Some people really enjoy a chewy wheat. Me personally I kinda like it on the other side. When I make my wheat beers, I tend to make more that are on the American wheat side.
So what is the difference between a German Wheat and an American Wheat?
The real big difference is that with German wheat beers, you get a huge banana flavor that comes out of it. Normally you find that these are going to be low on hops as well. For American wheats, you get less of the banana and clove notes and can go a bit more hoppy.
So how can you achieve this?
The easiest way is to just change the yeast. We carry white labs yeast and there is actually a yeast called, WLP 320 American Ale Yeast. The whole purpose of this yeast is to take after the American style. It stays low on the banana notes as well as clove notes.
Why do an American Wheat?
I like American wheats because you can do a little more to them, of course that is just my opinion. I have been in a trend for some time dry hopping American wheats. The nice thing about it is that you can build some complexity in your beer that way. Another plus to American wheats are that they are a great fishing beer or poolside beer. Most importantly to me I can share it with almost anyone.
So what does one look like? Well here is a recipe that I created for an American wheat. This is what I would like to call my summer fishing beer.
Summer Wheat – The Fishing Beer
2 lbs Wheat DME
3 lbs Pils DME
8 oz Caravienna
4 oz Honey Malt
1 oz Mt. Hood (60min)
1 oz Centennial (dry hop)
- Take 2.5 gallons of water and heat up to 150 degrees
- Steep grains for 30 min
- Take grains out, add in malt extract and bring to a boil.
- In the beginning of the boil add 1 oz of Mt. Hood hops.
- Boil for 60min.
- Cool the wort down and put it into a fermenter, fill it up to 5 gallons and pitch yeast.
- Ferment for 7-14 days.
- Add 1 oz of Centennial Hops and ferment for 7 days.
- Then bottle using 5 oz of corn sugar.
About this recipe:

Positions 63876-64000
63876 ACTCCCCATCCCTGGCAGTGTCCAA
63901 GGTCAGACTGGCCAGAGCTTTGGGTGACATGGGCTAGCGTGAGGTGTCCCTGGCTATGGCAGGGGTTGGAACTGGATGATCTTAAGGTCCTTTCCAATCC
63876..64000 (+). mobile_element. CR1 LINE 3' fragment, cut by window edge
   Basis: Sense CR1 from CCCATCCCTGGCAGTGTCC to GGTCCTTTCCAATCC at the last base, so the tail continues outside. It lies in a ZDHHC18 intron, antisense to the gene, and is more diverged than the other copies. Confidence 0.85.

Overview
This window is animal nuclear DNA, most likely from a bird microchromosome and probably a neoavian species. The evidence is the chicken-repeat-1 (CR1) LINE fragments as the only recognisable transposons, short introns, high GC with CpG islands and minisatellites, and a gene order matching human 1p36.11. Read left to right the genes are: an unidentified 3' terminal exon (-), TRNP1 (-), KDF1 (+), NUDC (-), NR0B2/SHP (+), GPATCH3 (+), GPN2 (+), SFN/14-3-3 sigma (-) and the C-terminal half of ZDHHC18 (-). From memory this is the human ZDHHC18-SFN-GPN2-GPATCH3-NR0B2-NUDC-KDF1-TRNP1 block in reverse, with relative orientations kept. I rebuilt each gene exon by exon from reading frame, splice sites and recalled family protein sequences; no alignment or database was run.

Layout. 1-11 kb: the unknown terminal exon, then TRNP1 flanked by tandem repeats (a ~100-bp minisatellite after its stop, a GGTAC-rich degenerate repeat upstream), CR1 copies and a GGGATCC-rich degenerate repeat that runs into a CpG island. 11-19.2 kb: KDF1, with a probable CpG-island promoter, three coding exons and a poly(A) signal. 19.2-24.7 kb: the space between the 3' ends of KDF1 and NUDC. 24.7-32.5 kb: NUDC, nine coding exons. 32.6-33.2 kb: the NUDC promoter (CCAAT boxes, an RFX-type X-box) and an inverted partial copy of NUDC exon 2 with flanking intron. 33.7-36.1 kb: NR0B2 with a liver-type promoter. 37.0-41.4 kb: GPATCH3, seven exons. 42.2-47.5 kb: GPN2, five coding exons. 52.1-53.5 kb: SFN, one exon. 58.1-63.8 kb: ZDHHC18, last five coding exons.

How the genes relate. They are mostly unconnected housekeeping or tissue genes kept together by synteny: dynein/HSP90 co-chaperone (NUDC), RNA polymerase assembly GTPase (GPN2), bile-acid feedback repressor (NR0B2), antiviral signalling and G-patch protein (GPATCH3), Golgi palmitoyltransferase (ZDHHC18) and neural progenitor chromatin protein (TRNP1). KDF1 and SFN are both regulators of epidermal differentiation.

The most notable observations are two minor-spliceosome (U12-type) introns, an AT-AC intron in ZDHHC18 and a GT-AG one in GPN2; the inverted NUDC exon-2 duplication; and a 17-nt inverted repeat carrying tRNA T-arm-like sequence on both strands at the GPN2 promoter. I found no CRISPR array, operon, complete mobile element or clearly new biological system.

What is kinda cool about this recipe is, it is a wheat but with a twist. The honey malt, is going to naturally bring an undertone of honey as well as nuttyness to the beer. Honey malt always reminds me of honey nut Cheerios. Caravienna malt is a malt that will give a bit of color, sweetness and a light bready flavor to it. My main focus on this beer was just to have something refreshing with the summer heat to come. So don’t want too big of flavors to come out in any direction.
The hops for this are Mt. Hood and Centennial. The Mount Hood hops are very much like Hallertau hops but a bit more spicy and a little bit more in the alpha acid. It really is the American cousin of the hop. As far as Centennial, this is going to be only for the nose and has a grape fruit like smell to it. Centennial hops are pretty close to cascade in the flavor aspect but just a little bit more in every direction, they were actually derived off of Cascade hops.
Some Other Options:
If you wanted to use this recipe for a base, some suggestion that you could do would be:
- Dry hop with Citra or Amarillo. Citra would have a melonish as well as lime like smell. Amarillo is going to be a bit spicy in smell.
- You could always put lemon zest in secondary and give it a really big citrus smell. If you do that make sure to wash the lemon real well to get off the wax.
- I’ve never done it but what might be neat is also adding some toasted coconut to the secondary.
- Mango in the secondary
- Orange zest in the secondary
As you can see, it is a pretty versatile beer and you can really do a lot to it. Over all this recipe is pretty good in my opinion. I would have to say that the part that I like most about this beer is that it is pretty easy to drink and the refreshing nature of this beer. I’m one of those people who like to drink the beer which is seasonal for that time of year. I wouldn’t recommend drinking this one in the winter time but from May-September it is a pretty good fit! Hope you enjoy!